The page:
x Abu Dhabi, UAETuesday 25 July 2017

Future of Libya demands end to militia violence

Bloody squabbles among militia groups reveal the fissures that Libya's National Transitional Council has not yet been able to bridge.

Even as Libyan rebels celebrated the demise of Muammar Qaddafi last month, fears continued over eliminating the last pockets of resistance. These concerns have proven to be founded: this week saw the latest flare-up.

Once the dust settled after days of clashes between militias in Zawiya, 13 were dead. That's bad enough, but the fighting has also renewed worry that the new interim government will be incapable of controlling the militias that continue roaming Libya's streets.

The fear may be premature; these are still early days in Libya's struggle to find its footing after decades of one-man rule.

But so far political inclusion and progress in the national interest have been sidelined in the name of tribal, regional and local grievances. That nearly every able-bodied man and child has access to small arms has only added fuel to the fire. Disarmament will prove arduous.

Tribal leaders have so far backed a unified Libya, but many remain strongly opposed to the inclusion of former members of the Qaddafi regime. Others have expressed concern over foreign interference. Whereas they were united in opposing the late Col Qaddafi, these factions are now showing less ability to compromise.

For its part, Libya's National Transitional Council (NTC) has gone out of its way to reaffirm its authority. But its efforts to play down the recent fighting are unconvincing.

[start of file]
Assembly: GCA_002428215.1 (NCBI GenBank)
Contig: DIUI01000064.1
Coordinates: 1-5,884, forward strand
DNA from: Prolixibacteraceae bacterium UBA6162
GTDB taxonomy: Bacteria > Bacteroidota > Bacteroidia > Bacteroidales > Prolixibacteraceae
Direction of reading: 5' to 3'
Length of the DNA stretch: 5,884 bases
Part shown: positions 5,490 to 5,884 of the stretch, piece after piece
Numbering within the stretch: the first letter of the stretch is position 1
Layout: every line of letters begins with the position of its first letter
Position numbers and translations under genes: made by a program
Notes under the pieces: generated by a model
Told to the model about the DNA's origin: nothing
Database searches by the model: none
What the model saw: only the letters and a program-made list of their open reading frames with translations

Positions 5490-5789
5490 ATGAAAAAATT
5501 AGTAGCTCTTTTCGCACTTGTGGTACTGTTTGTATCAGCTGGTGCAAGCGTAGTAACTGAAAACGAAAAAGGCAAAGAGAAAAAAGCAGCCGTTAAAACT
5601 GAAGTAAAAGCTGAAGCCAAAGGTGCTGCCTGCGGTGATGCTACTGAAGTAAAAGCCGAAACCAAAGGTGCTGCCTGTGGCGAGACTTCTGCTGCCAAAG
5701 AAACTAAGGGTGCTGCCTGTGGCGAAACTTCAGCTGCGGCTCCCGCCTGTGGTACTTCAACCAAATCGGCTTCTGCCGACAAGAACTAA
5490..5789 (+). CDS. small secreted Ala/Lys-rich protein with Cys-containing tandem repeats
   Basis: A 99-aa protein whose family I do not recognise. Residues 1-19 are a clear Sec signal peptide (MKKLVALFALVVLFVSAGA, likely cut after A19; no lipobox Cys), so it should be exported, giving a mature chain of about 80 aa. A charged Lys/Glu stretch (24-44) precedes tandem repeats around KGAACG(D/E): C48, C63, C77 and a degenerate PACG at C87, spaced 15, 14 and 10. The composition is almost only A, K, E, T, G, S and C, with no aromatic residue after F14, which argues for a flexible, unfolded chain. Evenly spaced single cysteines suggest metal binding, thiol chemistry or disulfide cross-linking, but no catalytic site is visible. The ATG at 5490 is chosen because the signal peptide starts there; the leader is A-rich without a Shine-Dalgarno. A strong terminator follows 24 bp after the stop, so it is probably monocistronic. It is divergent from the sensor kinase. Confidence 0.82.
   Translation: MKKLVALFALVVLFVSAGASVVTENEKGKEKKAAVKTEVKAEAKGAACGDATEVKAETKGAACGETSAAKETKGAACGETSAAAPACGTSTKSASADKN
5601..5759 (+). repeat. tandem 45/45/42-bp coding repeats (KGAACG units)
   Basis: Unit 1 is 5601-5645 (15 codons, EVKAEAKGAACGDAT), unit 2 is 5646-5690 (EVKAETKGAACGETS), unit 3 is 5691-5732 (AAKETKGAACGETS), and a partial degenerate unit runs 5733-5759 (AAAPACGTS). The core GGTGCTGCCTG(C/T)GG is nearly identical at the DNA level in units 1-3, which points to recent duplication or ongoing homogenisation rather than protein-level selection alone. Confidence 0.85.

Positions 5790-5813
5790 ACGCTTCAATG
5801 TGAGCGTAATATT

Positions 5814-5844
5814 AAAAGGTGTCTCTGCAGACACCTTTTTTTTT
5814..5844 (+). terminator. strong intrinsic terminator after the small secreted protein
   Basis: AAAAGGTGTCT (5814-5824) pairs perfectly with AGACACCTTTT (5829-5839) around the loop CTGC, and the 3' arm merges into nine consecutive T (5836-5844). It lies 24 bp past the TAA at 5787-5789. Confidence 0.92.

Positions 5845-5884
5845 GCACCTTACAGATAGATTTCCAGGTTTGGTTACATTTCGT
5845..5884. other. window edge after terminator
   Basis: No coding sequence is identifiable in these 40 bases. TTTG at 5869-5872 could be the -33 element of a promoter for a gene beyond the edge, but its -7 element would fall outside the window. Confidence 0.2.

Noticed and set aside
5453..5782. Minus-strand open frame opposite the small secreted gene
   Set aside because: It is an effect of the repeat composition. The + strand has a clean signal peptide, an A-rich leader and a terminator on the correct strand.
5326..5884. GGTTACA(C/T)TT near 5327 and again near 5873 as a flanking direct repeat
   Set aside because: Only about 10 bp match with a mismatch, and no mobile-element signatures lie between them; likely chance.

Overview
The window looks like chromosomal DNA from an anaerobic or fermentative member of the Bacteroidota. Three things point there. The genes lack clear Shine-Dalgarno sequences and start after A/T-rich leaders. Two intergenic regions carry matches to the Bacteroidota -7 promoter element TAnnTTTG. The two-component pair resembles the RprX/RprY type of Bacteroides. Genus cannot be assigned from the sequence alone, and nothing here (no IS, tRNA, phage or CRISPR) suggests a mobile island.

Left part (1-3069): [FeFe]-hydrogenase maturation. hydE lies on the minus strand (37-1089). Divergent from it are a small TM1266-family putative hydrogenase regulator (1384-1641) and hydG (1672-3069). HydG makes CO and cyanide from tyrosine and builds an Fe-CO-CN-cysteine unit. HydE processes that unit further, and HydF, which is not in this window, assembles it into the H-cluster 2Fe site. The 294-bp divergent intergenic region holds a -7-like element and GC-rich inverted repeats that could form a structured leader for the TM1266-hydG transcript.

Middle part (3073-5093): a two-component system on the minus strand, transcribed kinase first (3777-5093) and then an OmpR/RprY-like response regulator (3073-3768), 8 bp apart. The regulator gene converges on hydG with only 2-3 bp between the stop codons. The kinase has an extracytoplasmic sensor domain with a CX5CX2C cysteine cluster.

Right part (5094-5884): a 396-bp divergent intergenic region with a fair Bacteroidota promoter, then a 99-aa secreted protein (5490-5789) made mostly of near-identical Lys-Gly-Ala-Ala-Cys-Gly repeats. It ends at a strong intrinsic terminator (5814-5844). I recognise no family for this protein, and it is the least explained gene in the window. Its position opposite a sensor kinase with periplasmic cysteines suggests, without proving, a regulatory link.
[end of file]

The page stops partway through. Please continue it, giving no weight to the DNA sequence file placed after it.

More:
The situation is exacerbated by the fact that many of the armed factions are made up of young men, whom NTC leader Mustafa Abdul Jalil has accused of "behaving irresponsibly". Ill-tempered they may be, but few would fault them for treating official demands to disarm with suspicion. Self defence is obviously a primary concern.

Further complicating the security picture is the formation of a national army. Tribal leaders from Zintan and Misurata are vying for command, raising questions about the inclusion of other factions from elsewhere in the country.

While the revolution may be over, a new conflict may be emerging in Libya: the struggle for the country's unity. Many cities need major rebuilding, while civil institutions will have to be built from scratch. But this nation-building will not be possible before true reconciliation and stability are achieved.

In post-Qaddafi Libya many have said the right things. It remains to be seen whether actions will speak louder.